You’d have to wonder what would have happened in 2021, had Caravaggio done what he did now. Would he have been celebrated for his art, when his personal life would have been so reprehensible to us? Indeed, if he was working just 100 years ago, rather than 500, where time has dulled people’s concerns over the individual’s moral actions, would it have been acceptable to admire his art at all? For example, I know from personal experience that you’re barely able to appreciate a Stanley Kubrick film anymore. He might have been the greatest filmmaker of all time (no, not “might”, he is), but certain vocal sections of the community discovered that he was also problematic, and so now we’re meant to ignore Kubrick’s stuff and stick to nice, safe content that completely wholesome film directors have made. Stuff like them Marvel films. Marvel is quick to drop any director that becomes even remotely controversial.
I write all of this because the games industry has been going through a round of moral controversy. Again. It seems to happen every few months. The big one this time around was the shocking, horrific revelations of what has been going on behind Blizzard’s closed doors (and the subsequent response from management, which has been American Big Corporate to the offensive extreme). But then, this morning, one of the darlings of progressive indie game development, Fullbright, was discovered to be a toxic workplace of its own. It was the responses to that one that inspired this little thought bubble from me.
“Fullbright should be boycotted”, one Twitter user wrote. Another asks “So can we finally bump down it’s rating on Steam off of Overwhelmingly Positive?” Over with Activision Blizzard, World of Warcraft players – many of who had made this game a major part of their lives, if not their exclusive hobby – are furiously deleting their accounts in protest.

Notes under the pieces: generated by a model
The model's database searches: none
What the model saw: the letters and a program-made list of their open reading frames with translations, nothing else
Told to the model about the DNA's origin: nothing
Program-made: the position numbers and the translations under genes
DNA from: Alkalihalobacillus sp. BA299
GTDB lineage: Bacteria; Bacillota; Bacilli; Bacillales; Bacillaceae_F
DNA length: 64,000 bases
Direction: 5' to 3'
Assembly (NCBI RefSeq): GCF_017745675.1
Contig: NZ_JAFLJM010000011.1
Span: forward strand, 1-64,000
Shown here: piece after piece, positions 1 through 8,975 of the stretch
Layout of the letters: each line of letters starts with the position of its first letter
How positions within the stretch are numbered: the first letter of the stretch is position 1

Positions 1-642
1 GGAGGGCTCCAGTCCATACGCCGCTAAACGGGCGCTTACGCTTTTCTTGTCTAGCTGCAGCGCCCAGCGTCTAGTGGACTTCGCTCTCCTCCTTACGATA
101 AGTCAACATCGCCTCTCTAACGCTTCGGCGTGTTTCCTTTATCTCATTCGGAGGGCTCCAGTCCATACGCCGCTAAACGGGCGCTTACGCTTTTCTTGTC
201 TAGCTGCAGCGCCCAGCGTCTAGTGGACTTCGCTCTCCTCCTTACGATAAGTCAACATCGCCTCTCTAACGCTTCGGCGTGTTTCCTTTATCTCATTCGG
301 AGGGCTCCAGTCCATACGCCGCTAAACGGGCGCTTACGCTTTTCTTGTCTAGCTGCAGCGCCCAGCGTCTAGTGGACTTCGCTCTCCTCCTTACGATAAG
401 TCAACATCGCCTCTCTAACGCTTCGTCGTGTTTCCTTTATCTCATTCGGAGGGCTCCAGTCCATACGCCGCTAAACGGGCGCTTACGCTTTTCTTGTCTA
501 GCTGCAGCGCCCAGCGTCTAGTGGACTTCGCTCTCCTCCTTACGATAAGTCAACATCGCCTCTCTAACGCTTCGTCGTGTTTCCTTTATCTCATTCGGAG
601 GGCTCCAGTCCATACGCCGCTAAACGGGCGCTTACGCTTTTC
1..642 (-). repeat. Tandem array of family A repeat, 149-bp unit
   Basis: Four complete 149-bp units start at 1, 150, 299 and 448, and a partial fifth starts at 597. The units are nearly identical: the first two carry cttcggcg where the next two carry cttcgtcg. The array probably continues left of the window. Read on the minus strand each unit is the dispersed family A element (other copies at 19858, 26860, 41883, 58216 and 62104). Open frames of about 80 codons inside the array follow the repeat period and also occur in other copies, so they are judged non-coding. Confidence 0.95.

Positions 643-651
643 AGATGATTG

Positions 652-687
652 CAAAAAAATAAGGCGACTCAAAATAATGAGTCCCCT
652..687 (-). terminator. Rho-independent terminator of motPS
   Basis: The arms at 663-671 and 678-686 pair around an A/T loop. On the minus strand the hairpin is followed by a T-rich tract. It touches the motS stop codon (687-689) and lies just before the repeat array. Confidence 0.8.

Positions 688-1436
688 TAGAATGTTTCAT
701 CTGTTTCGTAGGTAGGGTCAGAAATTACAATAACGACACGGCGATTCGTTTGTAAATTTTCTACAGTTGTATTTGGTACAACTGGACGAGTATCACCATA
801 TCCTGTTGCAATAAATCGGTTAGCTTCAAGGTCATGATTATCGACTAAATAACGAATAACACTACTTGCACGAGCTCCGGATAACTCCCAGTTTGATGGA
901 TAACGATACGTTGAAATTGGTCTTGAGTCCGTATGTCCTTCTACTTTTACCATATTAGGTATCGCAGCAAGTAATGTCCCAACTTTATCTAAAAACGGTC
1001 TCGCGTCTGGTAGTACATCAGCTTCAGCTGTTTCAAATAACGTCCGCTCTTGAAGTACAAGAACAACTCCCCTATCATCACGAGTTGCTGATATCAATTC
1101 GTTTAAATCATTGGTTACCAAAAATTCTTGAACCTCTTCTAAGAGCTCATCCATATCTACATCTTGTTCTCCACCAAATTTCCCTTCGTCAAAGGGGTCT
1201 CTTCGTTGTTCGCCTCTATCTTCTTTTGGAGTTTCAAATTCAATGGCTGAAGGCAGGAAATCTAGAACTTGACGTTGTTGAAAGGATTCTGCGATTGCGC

So, let’s talk about this, because it’s both sensitive and important, and in the era of social media, it would be naive to assume that there won’t be many more grievances aired in the years ahead against many individuals and companies; does art become invalid when the artist behind it falls from grace? It’s a nuanced discussion, and I don’t have any definitive answers here, but the nuances need to be laid out, because sometimes this discussion does tip over to judging people who admire art from bad people, and that I would caution against.
First of all, though, it has to be said up-front that it’s a perfectly reasonable response to refuse to experience a work of art that has come from someone that you find repellent. Of course it is. It needs to be said because it can draw eye-rolls if you state that that’s why you’ve avoided a game, but the reality here is art has a commercial quality. It’s sold on open markets and the people that make the games (typically) want to make a profit and livelihood out of their work. You are actively supporting that goal by buying something that they’ve created, and it makes total sense that you’d not want to do that if there is something about the artist you find unacceptable.